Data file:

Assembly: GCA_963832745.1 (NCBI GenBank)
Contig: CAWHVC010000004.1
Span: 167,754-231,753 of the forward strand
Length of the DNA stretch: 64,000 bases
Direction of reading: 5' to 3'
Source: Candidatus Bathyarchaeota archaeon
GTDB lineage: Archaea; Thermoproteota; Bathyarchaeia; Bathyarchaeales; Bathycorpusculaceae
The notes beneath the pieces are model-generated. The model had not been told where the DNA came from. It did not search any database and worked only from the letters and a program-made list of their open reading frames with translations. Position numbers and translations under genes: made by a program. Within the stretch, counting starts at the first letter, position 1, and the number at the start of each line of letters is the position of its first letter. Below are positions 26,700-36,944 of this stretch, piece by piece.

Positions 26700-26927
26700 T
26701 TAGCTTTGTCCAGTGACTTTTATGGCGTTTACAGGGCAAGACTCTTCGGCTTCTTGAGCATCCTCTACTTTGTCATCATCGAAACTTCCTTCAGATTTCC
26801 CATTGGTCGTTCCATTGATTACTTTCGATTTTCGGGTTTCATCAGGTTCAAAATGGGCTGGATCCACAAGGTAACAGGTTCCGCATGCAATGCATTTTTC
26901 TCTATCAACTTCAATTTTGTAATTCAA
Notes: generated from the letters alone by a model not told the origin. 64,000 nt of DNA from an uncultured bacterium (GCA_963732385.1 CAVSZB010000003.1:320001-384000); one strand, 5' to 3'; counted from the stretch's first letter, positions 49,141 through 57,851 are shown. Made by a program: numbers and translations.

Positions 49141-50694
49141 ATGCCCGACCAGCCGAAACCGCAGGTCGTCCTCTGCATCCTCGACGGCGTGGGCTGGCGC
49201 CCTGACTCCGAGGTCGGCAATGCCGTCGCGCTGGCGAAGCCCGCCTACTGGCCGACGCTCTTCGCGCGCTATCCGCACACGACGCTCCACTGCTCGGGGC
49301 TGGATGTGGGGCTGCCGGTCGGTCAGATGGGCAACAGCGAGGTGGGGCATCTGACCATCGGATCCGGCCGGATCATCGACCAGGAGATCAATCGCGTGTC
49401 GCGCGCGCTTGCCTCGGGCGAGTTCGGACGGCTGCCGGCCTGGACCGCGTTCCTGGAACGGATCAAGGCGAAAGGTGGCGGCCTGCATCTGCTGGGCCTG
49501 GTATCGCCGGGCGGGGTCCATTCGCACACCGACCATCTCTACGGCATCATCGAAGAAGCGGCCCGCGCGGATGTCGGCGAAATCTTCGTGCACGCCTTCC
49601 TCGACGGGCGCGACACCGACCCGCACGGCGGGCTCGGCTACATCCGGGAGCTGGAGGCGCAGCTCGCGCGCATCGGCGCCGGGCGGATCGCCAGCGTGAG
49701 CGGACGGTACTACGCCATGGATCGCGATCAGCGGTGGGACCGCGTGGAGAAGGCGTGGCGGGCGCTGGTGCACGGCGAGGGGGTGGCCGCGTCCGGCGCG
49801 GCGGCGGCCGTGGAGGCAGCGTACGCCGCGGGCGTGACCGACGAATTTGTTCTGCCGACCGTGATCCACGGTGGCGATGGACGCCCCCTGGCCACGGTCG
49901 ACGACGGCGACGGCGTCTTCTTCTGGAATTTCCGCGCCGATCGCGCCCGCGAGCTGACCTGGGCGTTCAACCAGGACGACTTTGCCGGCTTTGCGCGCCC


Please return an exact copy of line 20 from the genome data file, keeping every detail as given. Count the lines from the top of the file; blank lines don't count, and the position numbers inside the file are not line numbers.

49501 GTATCGCCGGGCGGGGTCCATTCGCACACCGACCATCTCTACGGCATCATCGAAGAAGCGGCCCGCGCGGATGTCGGCGAAATCTTCGTGCACGCCTTCC